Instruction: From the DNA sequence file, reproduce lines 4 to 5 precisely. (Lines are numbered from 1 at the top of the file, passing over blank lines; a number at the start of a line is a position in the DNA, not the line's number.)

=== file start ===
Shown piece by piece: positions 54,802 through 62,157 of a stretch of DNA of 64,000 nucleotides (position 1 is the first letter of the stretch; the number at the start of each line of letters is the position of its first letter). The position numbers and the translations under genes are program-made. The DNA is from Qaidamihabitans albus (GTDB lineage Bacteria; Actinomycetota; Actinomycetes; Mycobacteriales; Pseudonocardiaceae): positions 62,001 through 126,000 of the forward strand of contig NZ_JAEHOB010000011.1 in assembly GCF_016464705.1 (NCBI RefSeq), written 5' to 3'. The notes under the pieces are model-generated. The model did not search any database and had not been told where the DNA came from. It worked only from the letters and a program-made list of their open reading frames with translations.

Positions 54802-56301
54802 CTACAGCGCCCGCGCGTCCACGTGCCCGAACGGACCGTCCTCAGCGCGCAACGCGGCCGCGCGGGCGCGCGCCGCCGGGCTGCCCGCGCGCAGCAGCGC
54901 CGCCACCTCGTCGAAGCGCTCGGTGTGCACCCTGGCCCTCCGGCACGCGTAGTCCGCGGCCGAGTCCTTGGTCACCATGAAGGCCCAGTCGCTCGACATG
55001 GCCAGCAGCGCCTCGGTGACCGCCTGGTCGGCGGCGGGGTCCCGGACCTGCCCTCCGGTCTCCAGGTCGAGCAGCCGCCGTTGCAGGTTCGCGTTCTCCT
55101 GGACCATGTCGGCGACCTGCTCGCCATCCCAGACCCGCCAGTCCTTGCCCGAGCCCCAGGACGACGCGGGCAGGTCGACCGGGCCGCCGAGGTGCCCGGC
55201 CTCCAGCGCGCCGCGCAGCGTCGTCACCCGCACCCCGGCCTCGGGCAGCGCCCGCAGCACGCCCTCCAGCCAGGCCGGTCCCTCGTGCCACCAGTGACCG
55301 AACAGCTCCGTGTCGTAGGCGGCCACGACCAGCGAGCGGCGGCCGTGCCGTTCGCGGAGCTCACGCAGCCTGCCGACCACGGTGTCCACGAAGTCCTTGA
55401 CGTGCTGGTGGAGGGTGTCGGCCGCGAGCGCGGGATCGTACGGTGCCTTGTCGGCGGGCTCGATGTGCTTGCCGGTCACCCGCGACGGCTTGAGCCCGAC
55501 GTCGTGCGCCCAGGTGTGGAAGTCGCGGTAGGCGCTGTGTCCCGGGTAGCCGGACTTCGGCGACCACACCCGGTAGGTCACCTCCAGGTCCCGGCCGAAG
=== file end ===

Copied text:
54901 CGCCACCTCGTCGAAGCGCTCGGTGTGCACCCTGGCCCTCCGGCACGCGTAGTCCGCGGCCGAGTCCTTGGTCACCATGAAGGCCCAGTCGCTCGACATG
55001 GCCAGCAGCGCCTCGGTGACCGCCTGGTCGGCGGCGGGGTCCCGGACCTGCCCTCCGGTCTCCAGGTCGAGCAGCCGCCGTTGCAGGTTCGCGTTCTCCT